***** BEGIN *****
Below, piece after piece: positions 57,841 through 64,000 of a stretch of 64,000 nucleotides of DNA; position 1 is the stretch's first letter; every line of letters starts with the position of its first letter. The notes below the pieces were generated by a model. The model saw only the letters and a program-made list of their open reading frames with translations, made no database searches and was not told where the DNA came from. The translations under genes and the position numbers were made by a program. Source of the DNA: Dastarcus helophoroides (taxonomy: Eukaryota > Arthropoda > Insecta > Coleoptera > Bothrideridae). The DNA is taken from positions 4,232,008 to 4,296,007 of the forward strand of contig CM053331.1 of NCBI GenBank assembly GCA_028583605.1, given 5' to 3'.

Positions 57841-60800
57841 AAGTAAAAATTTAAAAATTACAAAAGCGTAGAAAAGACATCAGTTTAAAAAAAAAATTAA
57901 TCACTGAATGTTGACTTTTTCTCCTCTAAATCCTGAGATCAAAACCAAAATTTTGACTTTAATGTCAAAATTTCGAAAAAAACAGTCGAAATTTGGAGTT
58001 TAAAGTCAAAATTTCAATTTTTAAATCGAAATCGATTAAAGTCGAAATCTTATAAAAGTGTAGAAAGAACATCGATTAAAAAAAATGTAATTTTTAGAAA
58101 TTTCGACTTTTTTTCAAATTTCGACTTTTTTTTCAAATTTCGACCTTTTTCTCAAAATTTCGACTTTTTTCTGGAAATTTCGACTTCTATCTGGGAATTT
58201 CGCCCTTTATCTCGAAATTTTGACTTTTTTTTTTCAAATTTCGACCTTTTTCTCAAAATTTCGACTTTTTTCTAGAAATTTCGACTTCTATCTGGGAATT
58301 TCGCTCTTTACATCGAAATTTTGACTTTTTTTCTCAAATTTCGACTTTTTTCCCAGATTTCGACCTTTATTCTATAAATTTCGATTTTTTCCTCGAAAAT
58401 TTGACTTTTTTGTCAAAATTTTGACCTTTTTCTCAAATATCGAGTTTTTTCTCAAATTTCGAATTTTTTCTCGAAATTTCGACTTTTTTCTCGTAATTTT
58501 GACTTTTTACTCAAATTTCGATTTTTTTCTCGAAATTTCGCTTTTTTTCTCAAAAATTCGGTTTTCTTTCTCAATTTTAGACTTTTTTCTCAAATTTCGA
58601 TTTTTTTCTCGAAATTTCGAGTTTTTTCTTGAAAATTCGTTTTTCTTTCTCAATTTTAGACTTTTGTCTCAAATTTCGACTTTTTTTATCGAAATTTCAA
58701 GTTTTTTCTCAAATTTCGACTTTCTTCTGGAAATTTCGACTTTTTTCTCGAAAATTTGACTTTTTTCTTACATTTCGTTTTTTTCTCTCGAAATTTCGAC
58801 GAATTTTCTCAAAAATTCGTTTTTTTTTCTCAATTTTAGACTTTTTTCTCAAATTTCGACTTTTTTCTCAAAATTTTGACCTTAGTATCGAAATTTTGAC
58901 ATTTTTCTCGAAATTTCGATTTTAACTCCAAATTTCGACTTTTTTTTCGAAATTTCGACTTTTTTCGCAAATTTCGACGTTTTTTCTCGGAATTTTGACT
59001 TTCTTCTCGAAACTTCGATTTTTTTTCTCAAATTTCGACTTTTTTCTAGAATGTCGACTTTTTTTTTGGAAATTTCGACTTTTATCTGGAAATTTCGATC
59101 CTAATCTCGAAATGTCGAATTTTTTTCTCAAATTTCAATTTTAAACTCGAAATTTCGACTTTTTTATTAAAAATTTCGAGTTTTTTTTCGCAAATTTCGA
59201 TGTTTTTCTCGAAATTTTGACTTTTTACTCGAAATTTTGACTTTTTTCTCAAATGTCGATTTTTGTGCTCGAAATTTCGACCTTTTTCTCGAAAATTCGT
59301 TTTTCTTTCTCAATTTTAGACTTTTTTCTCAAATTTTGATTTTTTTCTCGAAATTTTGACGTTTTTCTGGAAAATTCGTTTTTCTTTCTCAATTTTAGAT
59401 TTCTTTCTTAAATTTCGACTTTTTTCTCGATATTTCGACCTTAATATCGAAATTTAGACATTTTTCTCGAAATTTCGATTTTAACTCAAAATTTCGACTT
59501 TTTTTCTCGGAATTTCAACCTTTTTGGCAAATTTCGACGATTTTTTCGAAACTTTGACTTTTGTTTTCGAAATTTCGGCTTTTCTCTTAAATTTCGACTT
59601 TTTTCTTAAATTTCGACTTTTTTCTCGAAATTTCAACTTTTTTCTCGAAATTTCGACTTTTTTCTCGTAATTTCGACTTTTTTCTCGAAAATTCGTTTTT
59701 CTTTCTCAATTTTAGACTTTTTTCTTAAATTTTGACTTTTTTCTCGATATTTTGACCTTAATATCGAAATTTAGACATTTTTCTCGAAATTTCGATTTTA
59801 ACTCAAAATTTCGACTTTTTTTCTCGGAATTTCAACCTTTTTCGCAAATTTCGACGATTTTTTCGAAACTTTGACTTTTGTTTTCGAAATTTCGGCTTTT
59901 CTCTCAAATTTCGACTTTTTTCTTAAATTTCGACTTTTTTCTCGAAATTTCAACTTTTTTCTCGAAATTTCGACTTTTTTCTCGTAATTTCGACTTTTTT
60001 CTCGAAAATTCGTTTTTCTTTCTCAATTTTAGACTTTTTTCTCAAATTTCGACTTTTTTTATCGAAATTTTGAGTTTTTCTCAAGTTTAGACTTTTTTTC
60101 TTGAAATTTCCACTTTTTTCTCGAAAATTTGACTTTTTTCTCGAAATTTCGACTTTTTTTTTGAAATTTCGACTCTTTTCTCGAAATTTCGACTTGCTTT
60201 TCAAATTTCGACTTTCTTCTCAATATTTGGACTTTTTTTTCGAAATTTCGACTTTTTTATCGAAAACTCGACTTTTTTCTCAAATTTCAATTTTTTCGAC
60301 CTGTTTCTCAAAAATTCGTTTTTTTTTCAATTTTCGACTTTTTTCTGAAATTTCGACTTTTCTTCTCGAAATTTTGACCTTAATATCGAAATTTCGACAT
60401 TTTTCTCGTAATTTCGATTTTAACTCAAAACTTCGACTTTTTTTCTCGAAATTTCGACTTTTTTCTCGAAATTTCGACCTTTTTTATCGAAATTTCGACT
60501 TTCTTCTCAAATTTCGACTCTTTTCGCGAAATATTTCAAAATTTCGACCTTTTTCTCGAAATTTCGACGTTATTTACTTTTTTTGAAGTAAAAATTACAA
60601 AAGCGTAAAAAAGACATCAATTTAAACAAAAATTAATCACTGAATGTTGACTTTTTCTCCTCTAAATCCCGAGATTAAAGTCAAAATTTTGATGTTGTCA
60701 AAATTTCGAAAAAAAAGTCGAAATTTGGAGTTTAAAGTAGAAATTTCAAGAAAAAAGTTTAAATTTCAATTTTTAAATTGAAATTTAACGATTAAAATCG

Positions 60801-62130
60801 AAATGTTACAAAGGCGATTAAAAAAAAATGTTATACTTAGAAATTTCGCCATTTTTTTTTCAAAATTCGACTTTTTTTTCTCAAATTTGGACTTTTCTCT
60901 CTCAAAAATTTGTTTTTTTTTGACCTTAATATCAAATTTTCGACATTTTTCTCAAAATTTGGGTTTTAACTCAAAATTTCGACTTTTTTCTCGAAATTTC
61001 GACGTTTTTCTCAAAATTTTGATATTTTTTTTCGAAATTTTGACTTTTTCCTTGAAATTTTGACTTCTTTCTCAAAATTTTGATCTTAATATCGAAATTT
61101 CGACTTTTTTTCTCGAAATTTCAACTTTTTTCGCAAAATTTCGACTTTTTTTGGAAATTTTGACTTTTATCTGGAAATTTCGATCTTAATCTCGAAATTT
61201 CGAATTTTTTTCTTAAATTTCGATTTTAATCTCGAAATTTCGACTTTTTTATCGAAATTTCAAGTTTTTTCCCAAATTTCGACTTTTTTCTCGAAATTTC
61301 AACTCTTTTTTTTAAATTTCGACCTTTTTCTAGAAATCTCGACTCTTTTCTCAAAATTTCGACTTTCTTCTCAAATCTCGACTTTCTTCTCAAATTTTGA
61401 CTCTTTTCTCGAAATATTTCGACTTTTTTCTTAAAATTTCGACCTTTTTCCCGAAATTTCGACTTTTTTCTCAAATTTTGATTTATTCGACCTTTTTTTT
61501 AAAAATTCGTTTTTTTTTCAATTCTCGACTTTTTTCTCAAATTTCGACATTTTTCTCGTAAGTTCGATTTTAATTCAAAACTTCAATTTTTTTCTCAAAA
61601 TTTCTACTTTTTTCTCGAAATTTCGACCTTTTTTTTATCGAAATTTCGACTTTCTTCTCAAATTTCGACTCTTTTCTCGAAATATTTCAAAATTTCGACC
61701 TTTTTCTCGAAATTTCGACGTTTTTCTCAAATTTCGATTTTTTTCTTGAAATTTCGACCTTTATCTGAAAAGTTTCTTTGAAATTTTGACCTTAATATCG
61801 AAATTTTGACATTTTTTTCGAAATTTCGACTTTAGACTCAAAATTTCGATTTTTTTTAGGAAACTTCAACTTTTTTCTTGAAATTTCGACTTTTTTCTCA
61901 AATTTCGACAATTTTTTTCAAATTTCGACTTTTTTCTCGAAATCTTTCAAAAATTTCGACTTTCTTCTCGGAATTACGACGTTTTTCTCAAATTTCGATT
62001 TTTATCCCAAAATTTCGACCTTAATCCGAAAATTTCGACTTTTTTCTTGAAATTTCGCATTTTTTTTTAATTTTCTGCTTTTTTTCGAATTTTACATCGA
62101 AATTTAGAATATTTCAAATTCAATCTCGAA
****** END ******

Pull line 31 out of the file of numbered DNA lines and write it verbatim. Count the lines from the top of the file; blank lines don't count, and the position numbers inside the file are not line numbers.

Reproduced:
60601 AAGCGTAAAAAAGACATCAATTTAAACAAAAATTAATCACTGAATGTTGACTTTTTCTCCTCTAAATCCCGAGATTAAAGTCAAAATTTTGATGTTGTCA